The generic data typing is optimized for performing multiple data operations by providing a small subset of possible operations or accesses upon any data of the generic data type. Therefore, these small subset of operations which are known may be optimized wherever there is a data access, for example, within the parser. This is in contrast to a non-generic data typing scheme which requires the introduction of a new data type and additional associated access patterns. In a non-generic data typing scheme there is an unlimited and unknown number of access patterns for which optimizations must be performed on an ad-hoc basis as new data types are introduced. Thus, when a new data type is introduced, the possible accesses need to be analyzed and optimized. In addition, the technique described herein provides for denormalized, flat, representations of the objects that facilitate rapid and efficient handling thereof.
The parse driver 858 uses a data schema description to interpret the various data attributes and fields of the generic data objects. Generally, the abstraction of the data interpretation into the data schema description enables different components of the parse driver to operate upon and use generic data objects without having these components require code changes or recompilation due to the introduction of new presentation types. Components which need to know the details of the generic data object, such as the parse driver 858, to perform certain functions, do this on a per component basis by using the data schema description to interpret a generic data object. This insulates code from the introduction of new presentation types which are represented as the generic data objects.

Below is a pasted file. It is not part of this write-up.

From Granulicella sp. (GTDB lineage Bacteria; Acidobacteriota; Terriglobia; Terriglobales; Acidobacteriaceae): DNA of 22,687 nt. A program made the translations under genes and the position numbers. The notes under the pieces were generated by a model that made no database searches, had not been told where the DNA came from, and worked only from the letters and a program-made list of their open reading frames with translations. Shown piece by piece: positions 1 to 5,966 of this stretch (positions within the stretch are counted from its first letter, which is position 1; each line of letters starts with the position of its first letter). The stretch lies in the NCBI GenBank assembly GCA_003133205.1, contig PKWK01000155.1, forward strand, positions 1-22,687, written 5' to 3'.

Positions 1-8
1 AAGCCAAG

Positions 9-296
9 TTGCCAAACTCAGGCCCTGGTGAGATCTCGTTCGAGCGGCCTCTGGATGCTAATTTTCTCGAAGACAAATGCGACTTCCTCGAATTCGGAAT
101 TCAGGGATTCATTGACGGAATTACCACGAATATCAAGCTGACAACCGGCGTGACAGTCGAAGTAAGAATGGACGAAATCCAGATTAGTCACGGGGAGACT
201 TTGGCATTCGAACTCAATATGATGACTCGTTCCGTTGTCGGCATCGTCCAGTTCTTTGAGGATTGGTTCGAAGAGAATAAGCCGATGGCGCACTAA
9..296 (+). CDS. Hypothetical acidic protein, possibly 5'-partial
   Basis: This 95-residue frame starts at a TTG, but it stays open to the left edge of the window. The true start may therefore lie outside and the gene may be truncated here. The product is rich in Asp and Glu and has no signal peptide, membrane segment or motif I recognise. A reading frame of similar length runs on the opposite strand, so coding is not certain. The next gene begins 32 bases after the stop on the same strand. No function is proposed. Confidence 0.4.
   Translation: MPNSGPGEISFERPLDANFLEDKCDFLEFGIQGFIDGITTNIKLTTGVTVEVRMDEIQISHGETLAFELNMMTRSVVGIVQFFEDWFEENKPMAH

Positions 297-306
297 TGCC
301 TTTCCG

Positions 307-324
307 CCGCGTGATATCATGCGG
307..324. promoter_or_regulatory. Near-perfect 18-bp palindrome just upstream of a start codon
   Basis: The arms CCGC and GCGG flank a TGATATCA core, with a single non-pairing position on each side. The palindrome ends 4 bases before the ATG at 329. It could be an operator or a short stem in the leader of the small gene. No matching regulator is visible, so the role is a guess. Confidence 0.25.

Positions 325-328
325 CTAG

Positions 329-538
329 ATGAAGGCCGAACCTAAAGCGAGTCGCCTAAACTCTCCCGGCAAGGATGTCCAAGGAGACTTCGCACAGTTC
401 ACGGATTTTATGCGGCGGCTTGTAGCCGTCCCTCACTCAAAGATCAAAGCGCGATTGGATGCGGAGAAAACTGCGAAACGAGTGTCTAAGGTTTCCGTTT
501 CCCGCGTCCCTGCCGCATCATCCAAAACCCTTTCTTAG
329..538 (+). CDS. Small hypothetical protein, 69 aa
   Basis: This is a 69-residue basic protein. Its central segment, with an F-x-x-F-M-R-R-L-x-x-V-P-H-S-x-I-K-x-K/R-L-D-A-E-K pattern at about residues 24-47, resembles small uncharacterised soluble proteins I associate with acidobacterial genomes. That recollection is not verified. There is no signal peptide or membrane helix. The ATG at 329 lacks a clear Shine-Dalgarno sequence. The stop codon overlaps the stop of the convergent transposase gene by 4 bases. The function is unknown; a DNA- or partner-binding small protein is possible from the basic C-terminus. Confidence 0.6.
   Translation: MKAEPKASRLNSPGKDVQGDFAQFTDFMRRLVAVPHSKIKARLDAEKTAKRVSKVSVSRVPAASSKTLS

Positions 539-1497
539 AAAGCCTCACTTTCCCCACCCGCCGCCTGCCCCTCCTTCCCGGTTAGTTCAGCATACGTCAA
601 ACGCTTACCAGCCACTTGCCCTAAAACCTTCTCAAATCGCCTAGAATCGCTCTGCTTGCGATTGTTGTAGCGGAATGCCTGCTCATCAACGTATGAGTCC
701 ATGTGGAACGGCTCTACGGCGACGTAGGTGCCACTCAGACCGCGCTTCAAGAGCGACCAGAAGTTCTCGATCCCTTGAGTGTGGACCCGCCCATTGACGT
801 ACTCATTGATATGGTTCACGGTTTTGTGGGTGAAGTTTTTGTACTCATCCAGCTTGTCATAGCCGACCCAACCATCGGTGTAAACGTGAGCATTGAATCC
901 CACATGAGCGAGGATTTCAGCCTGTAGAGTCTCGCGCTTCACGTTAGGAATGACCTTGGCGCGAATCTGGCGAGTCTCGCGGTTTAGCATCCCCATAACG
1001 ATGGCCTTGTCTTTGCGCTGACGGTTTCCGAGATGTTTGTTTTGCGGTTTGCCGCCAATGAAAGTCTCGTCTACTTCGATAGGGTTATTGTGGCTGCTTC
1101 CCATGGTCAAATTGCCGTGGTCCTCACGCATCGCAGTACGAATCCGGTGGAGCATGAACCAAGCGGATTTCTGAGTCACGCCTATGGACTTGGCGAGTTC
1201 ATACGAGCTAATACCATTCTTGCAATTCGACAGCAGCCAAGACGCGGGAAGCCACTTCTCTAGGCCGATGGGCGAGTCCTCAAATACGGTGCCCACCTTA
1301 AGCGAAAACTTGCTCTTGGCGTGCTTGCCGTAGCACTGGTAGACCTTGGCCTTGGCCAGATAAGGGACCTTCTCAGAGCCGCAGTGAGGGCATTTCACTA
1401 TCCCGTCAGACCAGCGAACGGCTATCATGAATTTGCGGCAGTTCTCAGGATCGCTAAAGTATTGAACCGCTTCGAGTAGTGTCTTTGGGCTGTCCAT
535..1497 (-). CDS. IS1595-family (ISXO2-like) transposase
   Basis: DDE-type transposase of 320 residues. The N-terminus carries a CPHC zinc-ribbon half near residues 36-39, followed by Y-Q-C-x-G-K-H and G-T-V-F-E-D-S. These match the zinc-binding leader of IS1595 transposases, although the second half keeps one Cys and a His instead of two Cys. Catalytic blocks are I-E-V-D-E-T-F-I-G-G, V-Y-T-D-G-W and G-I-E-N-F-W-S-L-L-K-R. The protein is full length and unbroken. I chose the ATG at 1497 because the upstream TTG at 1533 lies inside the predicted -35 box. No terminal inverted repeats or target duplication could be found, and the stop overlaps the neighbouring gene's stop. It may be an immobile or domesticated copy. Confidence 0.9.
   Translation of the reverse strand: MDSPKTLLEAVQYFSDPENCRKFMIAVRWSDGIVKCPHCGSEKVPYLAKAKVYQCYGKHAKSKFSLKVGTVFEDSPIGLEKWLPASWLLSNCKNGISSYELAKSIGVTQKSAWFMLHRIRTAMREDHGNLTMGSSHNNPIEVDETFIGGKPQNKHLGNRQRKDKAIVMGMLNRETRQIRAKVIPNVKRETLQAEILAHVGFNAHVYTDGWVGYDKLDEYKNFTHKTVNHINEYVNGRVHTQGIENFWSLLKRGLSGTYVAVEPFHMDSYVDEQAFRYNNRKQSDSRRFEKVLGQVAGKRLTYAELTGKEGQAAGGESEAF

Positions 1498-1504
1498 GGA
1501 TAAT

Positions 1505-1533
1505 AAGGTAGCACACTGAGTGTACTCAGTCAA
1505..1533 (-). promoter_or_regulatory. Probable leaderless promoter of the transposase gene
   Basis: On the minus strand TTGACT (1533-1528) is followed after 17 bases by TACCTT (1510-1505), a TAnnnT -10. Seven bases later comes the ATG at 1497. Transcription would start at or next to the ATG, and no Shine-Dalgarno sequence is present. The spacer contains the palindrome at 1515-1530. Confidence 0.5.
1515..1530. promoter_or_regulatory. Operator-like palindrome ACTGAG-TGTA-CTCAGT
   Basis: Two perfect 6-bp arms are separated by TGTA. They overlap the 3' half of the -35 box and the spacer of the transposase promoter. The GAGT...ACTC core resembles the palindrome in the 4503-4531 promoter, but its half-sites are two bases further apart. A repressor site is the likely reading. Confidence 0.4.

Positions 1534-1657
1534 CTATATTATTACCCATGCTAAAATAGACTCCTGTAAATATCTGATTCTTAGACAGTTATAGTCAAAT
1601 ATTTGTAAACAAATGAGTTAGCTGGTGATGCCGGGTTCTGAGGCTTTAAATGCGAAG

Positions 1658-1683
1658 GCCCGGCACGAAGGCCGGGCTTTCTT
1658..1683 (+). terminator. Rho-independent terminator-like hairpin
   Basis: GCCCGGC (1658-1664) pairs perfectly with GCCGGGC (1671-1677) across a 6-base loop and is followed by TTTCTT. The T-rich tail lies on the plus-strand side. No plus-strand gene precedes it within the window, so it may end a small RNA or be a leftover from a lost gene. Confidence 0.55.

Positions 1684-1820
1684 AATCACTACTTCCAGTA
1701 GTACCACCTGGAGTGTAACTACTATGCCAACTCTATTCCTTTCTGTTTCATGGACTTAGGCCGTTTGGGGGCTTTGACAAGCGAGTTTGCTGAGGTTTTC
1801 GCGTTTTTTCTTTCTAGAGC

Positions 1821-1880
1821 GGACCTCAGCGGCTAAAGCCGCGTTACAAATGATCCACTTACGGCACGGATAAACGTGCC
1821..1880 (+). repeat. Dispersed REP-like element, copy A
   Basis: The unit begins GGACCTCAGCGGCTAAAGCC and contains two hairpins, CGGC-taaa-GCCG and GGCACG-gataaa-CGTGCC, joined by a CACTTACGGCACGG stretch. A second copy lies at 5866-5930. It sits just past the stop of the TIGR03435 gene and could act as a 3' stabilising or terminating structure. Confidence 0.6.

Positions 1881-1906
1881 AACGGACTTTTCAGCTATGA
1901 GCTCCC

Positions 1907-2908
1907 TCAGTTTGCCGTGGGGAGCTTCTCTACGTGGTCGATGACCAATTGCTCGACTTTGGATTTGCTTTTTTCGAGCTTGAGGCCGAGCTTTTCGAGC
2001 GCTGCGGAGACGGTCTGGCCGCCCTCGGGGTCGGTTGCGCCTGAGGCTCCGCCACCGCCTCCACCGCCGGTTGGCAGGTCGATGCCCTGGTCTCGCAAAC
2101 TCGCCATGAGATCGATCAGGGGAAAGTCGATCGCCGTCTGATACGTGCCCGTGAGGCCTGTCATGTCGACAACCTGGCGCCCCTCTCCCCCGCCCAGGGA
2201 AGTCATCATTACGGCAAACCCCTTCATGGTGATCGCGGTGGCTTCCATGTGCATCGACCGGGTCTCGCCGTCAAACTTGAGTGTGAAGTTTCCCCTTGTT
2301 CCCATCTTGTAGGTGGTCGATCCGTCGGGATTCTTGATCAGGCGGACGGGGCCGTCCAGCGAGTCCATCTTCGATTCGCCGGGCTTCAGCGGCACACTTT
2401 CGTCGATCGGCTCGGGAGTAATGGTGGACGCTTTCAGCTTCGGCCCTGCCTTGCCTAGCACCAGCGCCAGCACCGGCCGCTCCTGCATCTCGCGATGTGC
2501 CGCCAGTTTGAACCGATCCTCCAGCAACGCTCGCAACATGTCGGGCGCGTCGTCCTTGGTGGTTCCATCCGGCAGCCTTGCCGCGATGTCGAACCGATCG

[Query Cache and Request Allocation]
When performing the routing of particular requests, such as data queries, existing systems may perform request routing to a particular server in a distributed computer system without reference to certain available factors, such as an initial partitioning of the entire domain, or an assumption that data queries will be cached in a data query cache and subsequently reused for additional searches. Generally, using the concepts which will be described in paragraphs that follow, the larger the number of queries that are performed when routed to a particular node in accordance with an initial allocation scheme, the quicker subsequent searches on this same particular node may be performed due to the use of the data query cache.
This embodiment relates to concepts that may be included in a variety of applications. One embodiment that includes these is the GTE Super Pages on-line Internet tool that may be used to perform data queries. As an example, consider using this tool to perform an on-line query of all French restaurants within thirty (30) miles of Boston. Generally, GTE Super Pages performs this query returning search results to an on-line user. Concepts which will be described in paragraphs that follow may be generally used and adapted for use in querying any search domain.
A worker thread classifies a request and performs query partitioning in accordance with the URL information. For example, this may include data from the query request such as a specified state, zip code, or area code. The request router 854 receives an incoming request as forwarded by the hardware router. Within the request router 854,